論文; papers

On the Topic of Self-Help Books

Submitted for:
PSYCH-210
Washington State University
Professor Kara Brown

“What are your thoughts on the use of self-help books to deal with one’s life problems or psychological issues? Can they be used safely in your estimation?”

Hello everyone,

One can save themselves the read of the rest by just stopping here, no I do not believe that self-help books help, I believe that bonafide love, compassion, joy, and equanimity help, and these are beyond self-image, self-concept, true-self, and any matter of self, other, we, and they. Regarding safety, it would depend on what safety is operationalized as. Is safety that which lessens probability of developing disorders as so described by DSM-V? What was once deemed safe, has turned out to be ecologically, environmentally, and globally tipping this planet to a true, right in the backyards of everyone—a mass extinction event. So no, I do not believe these books have been used safely, for the judgment on a being’s use of its cultural materials is only as safe as the health of an environment highly correlated by findings of Bandura’s reciprocal determinism. If self help truly worked safely, should not the world be a better place than it is today? Or perhaps, maybe, one could argue that it could have been worse without self-help books. 

To truly know whether this is or is not the case requires some kind of study, and this is where some literature review may offer assistance. As mentioned in the opening, this is where the casual reader curious as to a position may stop, for what remains is merely attestation and reasoning how the compressed forest, reducing from neural trees, logged, and clear cut, became concentrated pulp, then bleached and sanitized, fit for packaging in a neat and tidy singular paragraph, however as Mark Twain once wrote, “I didn’t have time to write you a short letter, so I wrote you a long one,” (Chicago Tribune, 1975, p. 16) however here I had both time to write the long, and then edit to the short, and of one positive note of self-help culture, the books often are often filled with reasons, yet compress quite easily to a few pages of “the ten things, the five this, the twenty that,” which become listicles far removed from their meanings, to be parroted at board meetings, leadership conferences, and used to make hiring/firing decisions without any support from fully trained psychologists in validating or invalidating such terse lines of logic. Can the reader detect some cynicism or disdain for this process of self-help, of course.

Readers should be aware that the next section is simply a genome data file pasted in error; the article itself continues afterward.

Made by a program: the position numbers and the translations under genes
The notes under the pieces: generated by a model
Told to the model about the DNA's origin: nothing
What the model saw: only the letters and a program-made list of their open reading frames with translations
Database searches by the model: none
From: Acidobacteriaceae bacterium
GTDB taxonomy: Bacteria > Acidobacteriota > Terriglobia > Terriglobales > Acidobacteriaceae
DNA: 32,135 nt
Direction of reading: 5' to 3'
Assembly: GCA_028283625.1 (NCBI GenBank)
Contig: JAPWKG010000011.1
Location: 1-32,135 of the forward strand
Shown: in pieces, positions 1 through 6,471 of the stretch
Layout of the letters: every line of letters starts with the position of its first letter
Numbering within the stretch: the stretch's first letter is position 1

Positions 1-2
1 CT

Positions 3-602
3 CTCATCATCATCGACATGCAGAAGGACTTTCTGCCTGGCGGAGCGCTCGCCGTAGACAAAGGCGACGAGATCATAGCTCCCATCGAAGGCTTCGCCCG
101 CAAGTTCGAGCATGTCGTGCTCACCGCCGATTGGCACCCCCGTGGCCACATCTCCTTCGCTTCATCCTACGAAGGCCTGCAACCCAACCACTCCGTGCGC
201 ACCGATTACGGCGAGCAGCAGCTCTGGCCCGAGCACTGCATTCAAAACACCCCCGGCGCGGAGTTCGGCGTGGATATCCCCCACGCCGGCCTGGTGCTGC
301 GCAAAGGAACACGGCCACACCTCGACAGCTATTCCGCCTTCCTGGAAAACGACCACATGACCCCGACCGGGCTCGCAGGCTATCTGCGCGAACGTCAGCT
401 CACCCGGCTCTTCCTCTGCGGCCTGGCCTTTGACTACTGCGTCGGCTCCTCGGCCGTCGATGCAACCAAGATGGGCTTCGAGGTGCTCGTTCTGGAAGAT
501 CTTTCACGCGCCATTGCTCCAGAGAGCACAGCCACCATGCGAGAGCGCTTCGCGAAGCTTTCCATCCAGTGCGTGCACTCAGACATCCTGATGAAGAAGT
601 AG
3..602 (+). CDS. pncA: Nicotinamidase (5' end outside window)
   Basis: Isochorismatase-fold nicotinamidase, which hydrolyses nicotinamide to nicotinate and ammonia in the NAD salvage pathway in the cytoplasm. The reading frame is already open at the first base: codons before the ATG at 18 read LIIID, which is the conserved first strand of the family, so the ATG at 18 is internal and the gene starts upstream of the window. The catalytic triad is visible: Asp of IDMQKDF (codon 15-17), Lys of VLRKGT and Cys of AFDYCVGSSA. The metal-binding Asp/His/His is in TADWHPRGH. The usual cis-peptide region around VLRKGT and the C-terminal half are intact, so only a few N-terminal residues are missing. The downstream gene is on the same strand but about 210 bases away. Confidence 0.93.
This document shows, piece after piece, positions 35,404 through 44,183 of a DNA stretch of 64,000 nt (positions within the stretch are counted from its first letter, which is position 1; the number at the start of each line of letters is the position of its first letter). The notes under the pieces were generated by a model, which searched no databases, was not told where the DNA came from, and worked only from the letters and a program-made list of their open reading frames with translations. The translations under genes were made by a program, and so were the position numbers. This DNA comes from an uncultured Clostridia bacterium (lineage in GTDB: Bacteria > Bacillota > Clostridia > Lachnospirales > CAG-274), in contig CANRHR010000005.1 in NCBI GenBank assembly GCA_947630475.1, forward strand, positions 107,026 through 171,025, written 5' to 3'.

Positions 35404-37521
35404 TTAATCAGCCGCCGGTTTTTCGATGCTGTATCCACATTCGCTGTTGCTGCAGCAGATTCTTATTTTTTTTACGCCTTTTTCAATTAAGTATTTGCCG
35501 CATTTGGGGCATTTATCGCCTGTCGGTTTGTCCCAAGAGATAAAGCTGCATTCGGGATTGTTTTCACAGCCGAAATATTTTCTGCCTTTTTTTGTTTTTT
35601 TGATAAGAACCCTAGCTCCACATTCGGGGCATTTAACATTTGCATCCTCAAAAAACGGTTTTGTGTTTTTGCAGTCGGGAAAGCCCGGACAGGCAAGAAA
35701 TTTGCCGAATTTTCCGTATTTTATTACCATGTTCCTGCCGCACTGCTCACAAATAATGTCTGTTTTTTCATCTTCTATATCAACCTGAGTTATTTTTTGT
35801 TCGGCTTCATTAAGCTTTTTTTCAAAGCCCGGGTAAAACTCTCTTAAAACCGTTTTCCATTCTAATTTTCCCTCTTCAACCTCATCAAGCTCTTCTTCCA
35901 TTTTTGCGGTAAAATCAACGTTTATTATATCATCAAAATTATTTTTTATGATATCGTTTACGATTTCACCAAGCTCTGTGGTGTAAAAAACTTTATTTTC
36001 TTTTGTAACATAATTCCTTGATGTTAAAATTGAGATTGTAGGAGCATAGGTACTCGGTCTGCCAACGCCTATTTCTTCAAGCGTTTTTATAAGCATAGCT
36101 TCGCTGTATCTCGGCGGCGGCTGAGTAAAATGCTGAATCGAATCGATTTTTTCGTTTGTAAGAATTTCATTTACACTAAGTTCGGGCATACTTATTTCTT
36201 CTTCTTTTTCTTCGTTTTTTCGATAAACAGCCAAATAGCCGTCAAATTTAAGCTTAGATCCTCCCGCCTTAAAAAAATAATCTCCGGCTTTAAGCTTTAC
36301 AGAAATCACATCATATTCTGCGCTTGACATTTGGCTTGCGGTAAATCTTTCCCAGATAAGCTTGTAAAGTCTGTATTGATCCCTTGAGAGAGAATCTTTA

HOW TO MEASURE SELF-HELP?

Right at the words of “thoughts… self help”, literature review was deemed safe to consider. According to Bergsma (2007) in a study on self-help books in The Netherlands which accompanied a review of existing literature, Bergsma concludes, “there is some evidence that reading problem-focused self-help books tends to be helpful for people with specific problems” (p. 357). Bergsma also concludes that rigorous evidence of self-help books is lacking (p. 357). There are quite a few studies and opinions on self-help books, Katie Hanson (2019) from Sheffield Hallam University’s Faculty of Development and Society in a study on depression and bibliotherapy concluded, “changes in depression and well-being scores were sustained for 1 month post-intervention with no differences between the two books” and then concludes that the study and conclusion was written from a CBT perspective and that not all patients may benefit (p. 109). This is troubling, because of the challenges Hanson even wrote about in studying efficacy, “generalizations cannot be made to all self-help books targeting depression” (p. 109).